How I Met My Inner Patriot in Paris


How I Met My Inner Patriot in Paris

Illustration: Shruti Yatam

Thirteen years ago, Shah Rukh Khan redefined the very idea of patriotism with Swades by essaying the role of a savvy engineer settled in the United States of America (at NASA, no less), who gives it all up for a country which is imperfect in very many ways: The roads aren’t wide enough for his caravan, phones can’t connect to a cellular network, and day-to-day life in its rural hinterlands is meaninglessly entangled in a web of caste. But, as the film progresses, SRK’s Mohan Bhargav eventually ends up finding deep-rooted love for this country, and embraces it as his own. His patriotism is headstrong, but it is also an acquired taste – a result, and sum of his criticism toward his motherland’s inherent flaws, its visible weaknesses, and its many failings.

In a way, Mohan Bhargav’s critique of India represents the world view shared by most Indians like me, who can’t stop highlighting India’s inadequacies, its mismanaged priorities, biased politics, lack of governance, and its gloriously narrow societal mindsets. When it comes to India, we’re convinced that it’s paradoxical to ever come to a place of acceptance like Mohan Bhargav. It’s assumed that we’ll perennially co-exist in a state of aspirational escapism, where we’d yearn to be far removed from the country that we’re forced to call our own. I’m no different, and as I found out, the easiest way to do that is by taking a trip abroad.

In fact, this nitpicking becomes all the more incessant when I travel to foreign shores. In the first few days, I can’t help but notice every detail of the aesthetically laid-out cities, exquisite infrastructure, adorable cobbled streets, widespread civic sense. Once I’m done marvelling at their aspirational flawlessness, my brain immediately sets out to compare it to the shitshow back home. It is in these moments that I feel sorry for Mohan Bhargav. Neither do I understand his idealism, nor can I fathom his patriotism. What is it, I wonder, that could inspire Mohan Bhargav to abandon a modern lifestyle for a primitive and rudimentary setting like India? The more I go abroad, the more I wonder what’s it like to live in a country where you don’t walk into garbage, where you don’t have to constantly scan for potholes, and where pedestrians aren’t run over when they cross the road?

I start reminiscing about the tiny little things that India is made up of

However, as the holiday progresses, this wide-eyed hankering surrounded by a semblance of order and the ease with which most people live their lives abroad, begins to change. I begin to inspect their lives at closer quarters. The same cobbled streets – that I once admired – lie vacant as early as 7 pm. The pleasant weather that I gushed over changes and it starts to freeze, and the same landscapes that looked lush in the sun now turn ominous. I can’t help but keep analysing their packed weekends, doing groceries and dusting without any help, the lack of hospitable chatter at the supermarket, and it’s unsettling to see no attendants even at petrol pumps. And after a point, I even resign from my #wanderlust duties, and stop taking pictures because how many pictures can you take of green trees, empty lanes, and clean lakes?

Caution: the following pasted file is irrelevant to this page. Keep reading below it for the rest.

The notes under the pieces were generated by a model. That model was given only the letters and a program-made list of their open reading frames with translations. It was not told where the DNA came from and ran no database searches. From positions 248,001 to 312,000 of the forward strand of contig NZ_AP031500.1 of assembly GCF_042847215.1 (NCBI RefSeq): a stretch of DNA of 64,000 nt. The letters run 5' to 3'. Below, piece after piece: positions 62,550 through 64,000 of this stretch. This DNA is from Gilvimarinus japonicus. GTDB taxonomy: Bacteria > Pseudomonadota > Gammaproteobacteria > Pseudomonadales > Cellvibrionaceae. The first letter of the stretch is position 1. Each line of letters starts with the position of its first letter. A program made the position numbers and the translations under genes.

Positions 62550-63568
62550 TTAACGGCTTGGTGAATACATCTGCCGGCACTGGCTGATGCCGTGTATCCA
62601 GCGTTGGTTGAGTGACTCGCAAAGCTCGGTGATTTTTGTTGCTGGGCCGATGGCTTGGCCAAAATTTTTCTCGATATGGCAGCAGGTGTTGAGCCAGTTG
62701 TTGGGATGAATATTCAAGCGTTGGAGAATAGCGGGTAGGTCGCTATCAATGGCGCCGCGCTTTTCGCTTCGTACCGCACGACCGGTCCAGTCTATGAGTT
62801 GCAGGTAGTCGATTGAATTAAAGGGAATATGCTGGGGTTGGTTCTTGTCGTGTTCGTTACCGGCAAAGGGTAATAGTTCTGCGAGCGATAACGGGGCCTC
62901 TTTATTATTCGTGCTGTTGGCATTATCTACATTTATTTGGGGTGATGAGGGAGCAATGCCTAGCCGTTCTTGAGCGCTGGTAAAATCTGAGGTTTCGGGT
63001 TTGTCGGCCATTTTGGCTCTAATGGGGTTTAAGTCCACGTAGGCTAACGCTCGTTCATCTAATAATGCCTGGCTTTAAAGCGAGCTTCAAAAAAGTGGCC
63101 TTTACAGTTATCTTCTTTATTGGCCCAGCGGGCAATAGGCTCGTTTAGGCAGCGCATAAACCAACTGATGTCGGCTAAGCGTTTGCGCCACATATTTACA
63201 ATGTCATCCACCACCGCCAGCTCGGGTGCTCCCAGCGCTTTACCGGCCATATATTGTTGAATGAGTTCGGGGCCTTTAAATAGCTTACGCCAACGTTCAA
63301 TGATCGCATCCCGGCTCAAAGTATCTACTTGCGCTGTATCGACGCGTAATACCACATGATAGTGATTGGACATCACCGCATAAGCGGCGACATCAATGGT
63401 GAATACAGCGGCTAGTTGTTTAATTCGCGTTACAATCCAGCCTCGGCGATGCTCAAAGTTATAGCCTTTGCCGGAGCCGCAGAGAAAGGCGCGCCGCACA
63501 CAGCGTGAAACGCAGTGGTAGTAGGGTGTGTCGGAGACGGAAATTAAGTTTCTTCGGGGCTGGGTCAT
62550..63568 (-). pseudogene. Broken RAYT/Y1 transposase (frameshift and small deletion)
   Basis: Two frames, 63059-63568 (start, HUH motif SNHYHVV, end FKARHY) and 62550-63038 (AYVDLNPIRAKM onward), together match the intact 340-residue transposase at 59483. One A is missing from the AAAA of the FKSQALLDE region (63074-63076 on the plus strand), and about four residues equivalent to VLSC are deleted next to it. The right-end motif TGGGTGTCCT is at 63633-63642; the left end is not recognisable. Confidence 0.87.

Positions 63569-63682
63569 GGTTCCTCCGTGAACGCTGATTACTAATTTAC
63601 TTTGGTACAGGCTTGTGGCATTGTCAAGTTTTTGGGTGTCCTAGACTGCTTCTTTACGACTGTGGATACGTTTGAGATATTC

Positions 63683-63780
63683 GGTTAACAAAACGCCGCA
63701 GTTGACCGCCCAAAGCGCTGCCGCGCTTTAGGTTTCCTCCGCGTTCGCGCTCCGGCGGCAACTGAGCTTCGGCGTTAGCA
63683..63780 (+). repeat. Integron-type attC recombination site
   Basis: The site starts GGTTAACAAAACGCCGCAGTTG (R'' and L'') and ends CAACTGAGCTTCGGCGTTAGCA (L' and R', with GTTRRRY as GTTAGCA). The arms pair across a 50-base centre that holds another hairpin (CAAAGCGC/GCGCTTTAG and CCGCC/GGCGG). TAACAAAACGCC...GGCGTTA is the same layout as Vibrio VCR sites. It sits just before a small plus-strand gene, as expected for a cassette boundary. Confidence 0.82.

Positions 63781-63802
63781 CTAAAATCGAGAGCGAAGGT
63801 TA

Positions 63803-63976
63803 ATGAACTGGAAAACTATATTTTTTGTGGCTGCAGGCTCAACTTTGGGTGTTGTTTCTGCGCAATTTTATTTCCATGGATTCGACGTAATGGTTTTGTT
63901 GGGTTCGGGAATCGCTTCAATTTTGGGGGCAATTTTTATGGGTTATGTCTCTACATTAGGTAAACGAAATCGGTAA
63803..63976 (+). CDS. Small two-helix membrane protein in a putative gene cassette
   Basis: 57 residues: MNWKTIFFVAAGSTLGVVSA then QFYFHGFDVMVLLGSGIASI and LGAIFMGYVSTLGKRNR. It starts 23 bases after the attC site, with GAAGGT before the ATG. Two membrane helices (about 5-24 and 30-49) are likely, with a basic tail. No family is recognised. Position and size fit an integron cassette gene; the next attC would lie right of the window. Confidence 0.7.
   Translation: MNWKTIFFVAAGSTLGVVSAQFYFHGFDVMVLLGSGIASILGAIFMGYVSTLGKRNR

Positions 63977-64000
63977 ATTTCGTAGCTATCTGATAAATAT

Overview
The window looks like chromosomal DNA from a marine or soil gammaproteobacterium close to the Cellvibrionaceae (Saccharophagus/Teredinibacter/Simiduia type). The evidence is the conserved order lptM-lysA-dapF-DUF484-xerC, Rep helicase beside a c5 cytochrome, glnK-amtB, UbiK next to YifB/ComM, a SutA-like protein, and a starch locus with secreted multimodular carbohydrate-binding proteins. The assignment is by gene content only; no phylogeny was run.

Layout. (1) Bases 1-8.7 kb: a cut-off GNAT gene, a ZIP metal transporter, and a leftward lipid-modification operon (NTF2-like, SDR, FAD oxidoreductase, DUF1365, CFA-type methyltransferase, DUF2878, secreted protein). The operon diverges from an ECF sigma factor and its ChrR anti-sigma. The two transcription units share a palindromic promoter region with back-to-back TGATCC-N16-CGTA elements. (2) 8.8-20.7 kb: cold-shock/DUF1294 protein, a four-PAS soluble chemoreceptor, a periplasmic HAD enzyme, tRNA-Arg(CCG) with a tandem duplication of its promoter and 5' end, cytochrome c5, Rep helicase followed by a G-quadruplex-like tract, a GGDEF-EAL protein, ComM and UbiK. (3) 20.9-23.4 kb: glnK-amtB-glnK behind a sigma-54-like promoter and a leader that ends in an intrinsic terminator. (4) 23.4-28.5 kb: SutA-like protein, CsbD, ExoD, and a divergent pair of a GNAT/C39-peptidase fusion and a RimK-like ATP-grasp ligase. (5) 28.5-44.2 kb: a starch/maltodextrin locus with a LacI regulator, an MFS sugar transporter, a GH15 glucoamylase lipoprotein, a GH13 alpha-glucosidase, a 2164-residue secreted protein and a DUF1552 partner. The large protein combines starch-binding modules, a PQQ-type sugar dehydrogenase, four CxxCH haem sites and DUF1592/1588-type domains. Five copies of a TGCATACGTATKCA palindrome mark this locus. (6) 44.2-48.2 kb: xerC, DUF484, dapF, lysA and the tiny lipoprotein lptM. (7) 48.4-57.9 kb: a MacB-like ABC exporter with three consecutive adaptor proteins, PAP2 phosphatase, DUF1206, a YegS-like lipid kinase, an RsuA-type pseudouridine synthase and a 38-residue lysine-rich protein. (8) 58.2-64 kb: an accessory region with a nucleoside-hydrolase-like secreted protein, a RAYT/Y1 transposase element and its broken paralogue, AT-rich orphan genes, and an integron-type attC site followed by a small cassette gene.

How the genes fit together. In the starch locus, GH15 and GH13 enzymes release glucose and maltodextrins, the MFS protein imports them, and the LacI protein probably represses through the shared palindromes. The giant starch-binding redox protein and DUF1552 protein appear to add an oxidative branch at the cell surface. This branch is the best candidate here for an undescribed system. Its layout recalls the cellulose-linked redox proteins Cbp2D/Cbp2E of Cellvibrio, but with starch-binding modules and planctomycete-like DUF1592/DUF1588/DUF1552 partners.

Before I know it, the glitz and glamour of travelling to a foreign country has turned to sober introspection, which then quickly takes the shape of a feeling of gratitude, an acknowledgment of sorts for what I take for granted back home. It’s like opening the Pandora’s box from there on. I start reminiscing about the tiny little things that India is made up of – the overcrowded streets and the incessant commotion, the deformed yet colorful settings, the unpleasant odour, the unbearable honking, the cheap calling rates and data packs, the lack of civility and the informal interactions, the dependency on local swear words, the implicit trust in dealings, the disregard for punctuality, the many needless social obligations, and of course the relentless pursuit of a better life.

Every time this happens when I’m abroad, I promptly label it as casual homesickness. But, I soon realise, as I wait for it to wash away in vain, that this inexplicable pull I feel toward the country, whose worth I perennially refuse to cognise, is something grander. It lies somewhere between homesickness, and an inherent obligation toward my motherland – that perfect, sweet spot of deep fondness and affection. It feels powerful, that sudden, strong affinity for India even if I don’t go around in my country in a caravan, or sing songs praising its beauty.

It’s irrational and inexplicable, and takes a few stages of denial and complaints, to come settle at acceptance.

As it turns out, the most powerful tonic for patriotism is not the national anthem. Instead, it is a return ticket to a foreign country. This brand of patriotism won’t necessarily make you start believing in or justifying your country’s greatness, but it will move you to embrace the way our country works. It took a while for the realisation to dawn upon me that I don’t need my country to be perfect to be patriotic. Maybe loving your country, is like loving your family. It’s irrational and inexplicable, and takes a few stages of denial and complaints, to come settle at acceptance.

Toward the end of Swades, there’s a quietly moving scene: SRK’s Indian-American friend calls him “foolish” for deciding to go back to India and expresses his inability to understand his desire to do so. “If you do not understand what I am going through, you will probably have to visit India to understand what I feel,” SRK tells his friend. I think of this line every time I am abroad, sitting alone at a cafe, missing the embrace and familiarity of the country I grew up in. Everyone has a bit of Mohan Bhargav in themselves. They just haven’t taken a trip and discovered him yet.